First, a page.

The life of some individuals is shrouded in complete mystery, which they take with them to the grave. And only after death are the details revealed that shock people. Today is a very unusual video, watch it to the end, it will definitely be fascinating. In Kensal Green Cemetery, in London, there is an unremarkable tombstone with the name of James Barry. It states that the doctor and the chief inspector of hospitals are buried here.
But everything turns out to be not so simple. At the end of July 1865, a wonderful military surgeon who had an incredible practice really died of dysentery in London. He worked in South Africa, Malta and Corfu, which at that time were British colonies. By the end of his life — in Canada. A talented surgeon, he treated colonists and slaves, rich and poor, with equal respect. It was the first time they had a caesarean section, when both the mother and the child remained alive.
Grateful parents named the baby after him, and this name was passed down through several generations. Barry has done a lot in promoting social reform, fiercely defending the need for human conditions in barracks, shelters, for the sick in prisons. During his 10 years in Cape Town, he organized the best water supply system in the city. And by 1857 he was appointed Inspector General of military hospitals.
With gentleness and tact towards patients, he gained fame as an eccentric and hot-tempered person among colleagues and superiors. In a fit of argument, he could throw a bottle of medicine or a chair at an opponent into the wall. One day it came to a duel, and the doctor shot the enemy’s headdress. He gained many detractors and when the governor of Cape Town, Lieutenant General Charles Henry Somerset, made him his personal doctor.
There were people who informed the authorities about their allegedly unconventional relationship. Fortunately, both were acquitted. Barry continued to fight for cleanliness, proper nutrition and medical care for soldiers, patients and their families throughout his service. For all his energy, the doctor was short, thin, and wore a thick coat in almost any weather. His voice was distinguished by high tones and, at times, shrillness.
Ever since studying at the medical faculty of the University of Edinburgh, he was suspected of reducing his age and even at one time did not want to be allowed to take exams. His excellent studies and the intervention of an influential patron, David Erskine, Earl of Buchanan, helped. Surprisingly, nothing was known about Barry’s life until he was 20. Even the year of his birth was called 1792 in some sources, 1795 in others.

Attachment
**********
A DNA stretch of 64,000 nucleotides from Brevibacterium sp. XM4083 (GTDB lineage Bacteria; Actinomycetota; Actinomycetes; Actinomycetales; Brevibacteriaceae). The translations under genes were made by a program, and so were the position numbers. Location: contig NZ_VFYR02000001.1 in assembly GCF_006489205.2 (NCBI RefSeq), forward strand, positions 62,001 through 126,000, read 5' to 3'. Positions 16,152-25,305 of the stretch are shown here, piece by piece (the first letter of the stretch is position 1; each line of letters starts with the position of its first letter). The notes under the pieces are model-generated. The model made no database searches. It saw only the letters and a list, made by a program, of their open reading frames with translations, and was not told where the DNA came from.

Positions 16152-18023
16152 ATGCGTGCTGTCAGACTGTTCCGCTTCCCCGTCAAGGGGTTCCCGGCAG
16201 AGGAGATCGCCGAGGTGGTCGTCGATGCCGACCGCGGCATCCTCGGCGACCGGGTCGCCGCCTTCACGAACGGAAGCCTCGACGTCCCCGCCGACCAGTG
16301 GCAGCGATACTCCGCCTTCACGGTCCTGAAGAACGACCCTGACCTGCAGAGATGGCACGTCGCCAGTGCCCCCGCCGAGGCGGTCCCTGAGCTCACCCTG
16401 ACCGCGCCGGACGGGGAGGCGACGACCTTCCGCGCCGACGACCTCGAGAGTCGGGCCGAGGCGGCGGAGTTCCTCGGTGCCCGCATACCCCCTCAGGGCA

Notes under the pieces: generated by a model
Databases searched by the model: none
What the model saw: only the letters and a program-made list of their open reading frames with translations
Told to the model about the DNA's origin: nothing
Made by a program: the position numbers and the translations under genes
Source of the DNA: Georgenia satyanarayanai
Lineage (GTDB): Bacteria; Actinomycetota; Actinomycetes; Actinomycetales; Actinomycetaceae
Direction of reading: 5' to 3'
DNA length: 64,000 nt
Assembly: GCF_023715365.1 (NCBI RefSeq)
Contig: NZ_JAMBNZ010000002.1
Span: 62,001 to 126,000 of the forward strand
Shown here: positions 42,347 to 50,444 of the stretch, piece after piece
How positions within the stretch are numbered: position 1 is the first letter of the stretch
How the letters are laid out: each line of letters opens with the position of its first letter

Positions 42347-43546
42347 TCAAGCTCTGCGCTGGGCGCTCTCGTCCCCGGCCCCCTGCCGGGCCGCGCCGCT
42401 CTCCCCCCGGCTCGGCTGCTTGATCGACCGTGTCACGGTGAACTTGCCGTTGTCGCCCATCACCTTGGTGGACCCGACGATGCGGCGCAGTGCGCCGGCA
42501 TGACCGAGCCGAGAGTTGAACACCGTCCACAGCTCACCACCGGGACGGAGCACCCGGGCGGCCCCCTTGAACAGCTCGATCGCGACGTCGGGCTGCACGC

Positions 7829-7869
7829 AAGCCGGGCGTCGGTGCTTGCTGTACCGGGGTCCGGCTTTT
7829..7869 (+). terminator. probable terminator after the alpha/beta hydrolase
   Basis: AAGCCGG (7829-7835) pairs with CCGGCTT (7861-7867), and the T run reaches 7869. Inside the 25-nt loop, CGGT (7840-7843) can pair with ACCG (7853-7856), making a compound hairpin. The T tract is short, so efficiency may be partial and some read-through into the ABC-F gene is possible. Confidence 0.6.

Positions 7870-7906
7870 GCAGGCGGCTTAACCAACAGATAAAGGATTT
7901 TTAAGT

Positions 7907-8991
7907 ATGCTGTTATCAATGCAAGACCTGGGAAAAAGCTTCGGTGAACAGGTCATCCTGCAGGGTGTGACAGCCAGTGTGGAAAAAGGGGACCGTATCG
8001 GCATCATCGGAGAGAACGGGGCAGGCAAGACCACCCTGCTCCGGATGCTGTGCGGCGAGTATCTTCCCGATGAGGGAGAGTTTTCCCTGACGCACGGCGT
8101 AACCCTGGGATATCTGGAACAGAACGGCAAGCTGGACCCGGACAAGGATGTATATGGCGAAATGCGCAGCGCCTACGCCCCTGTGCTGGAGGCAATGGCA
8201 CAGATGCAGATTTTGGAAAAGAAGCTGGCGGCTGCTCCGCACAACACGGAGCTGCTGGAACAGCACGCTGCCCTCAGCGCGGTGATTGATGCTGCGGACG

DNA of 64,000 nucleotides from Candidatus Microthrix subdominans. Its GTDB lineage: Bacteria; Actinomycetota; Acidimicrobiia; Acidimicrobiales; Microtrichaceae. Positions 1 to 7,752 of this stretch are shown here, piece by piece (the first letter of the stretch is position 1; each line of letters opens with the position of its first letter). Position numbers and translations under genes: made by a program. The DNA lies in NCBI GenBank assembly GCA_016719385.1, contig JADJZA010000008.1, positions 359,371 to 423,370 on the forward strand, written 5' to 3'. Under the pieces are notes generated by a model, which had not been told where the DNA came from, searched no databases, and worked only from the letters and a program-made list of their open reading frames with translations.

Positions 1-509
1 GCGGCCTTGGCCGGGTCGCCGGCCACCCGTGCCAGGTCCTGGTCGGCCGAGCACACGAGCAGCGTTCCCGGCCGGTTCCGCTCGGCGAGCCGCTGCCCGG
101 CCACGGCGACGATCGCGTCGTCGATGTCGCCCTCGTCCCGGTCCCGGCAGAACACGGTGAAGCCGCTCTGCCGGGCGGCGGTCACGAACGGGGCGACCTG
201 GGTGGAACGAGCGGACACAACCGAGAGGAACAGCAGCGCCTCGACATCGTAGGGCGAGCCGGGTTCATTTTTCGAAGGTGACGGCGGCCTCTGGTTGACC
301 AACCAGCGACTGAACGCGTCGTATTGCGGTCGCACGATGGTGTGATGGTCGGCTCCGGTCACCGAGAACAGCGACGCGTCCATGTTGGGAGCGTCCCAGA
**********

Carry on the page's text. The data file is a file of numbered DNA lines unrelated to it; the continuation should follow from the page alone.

The doctor was buried with all military honors and respect. And only some time after his death, his secret and the second, real biography began to unfold. It turned out that his detachment from friends and acquaintances had serious reasons. It all started with the fact that the maid who washed the body declared that the famous surgeon was a woman. A real scandal broke out. In the XIX century, it was unthinkable for a woman to study medicine and, moreover, to make a military career.
To hush up the embarrassment, the British military classified all documents about Barry for 100 years. In the 50s of the next century, historian Isobel Ray gained access to military archives. She learned that the maid discovered after the doctor’s death not only a woman’s body, but also stretch marks on her stomach, characteristic of a woman giving birth. Studying the documents, the historian came across information indicating that James Barry had a completely different name until he was 20 — Margaret Ann Buckley.
The girl was born in the family of a greengrocer from Cork and was the niece of a famous British academic and artist who lived at the royal court — James Barry. Ray couldn’t dig up more. Already at the beginning of the XXI century, the former surgeon Michael Du Prize took up the study of history. In the archives of the artist, he found letters from his niece and Dr. James Barry. Handwriting examination confirmed that they were written by one person.
Du Pease’s findings formed the basis of his book about the famous surgeon. With respect and admiration, the author wrote about a woman who was ahead of her time. The girl has been interested in medicine since she was a teenager. She survived sexual abuse from a relative and gave birth to a daughter, whom her mother passed off as her own. When Margaret was 18 years old, she told her brother that she would definitely have joined the soldiers if not for her gender.
After the separation of mother and father, they came together to my uncle. He introduced them to his friends, including Count Buchanan and General Francisco de Miranda. They supported the girl’s dreams of studying and a military career. After the death of her uncle, her niece took his name, and with the help of the count, she began to advance in her studies. The only one who knew Margaret’s true story was most likely Governor Somerset.
It was a real novel that could not be made public, but apparently was noticed. The secret of the famous surgeon would have gone to the grave with him for sure, but his last will was violated – to bury him in the clothes in which he died, without washing. An amazing woman who completely sacrificed her personal life to her beloved work and career, planned to keep her identity secret until the end.
She became the first female military surgeon in history to have an official medical diploma of higher education and a huge practice. To violate the last will of the deceased is an unworthy act, but it was thanks to him that descendants learned about the great feat of sacrifice and professionalism of a fragile woman from a small Irish town.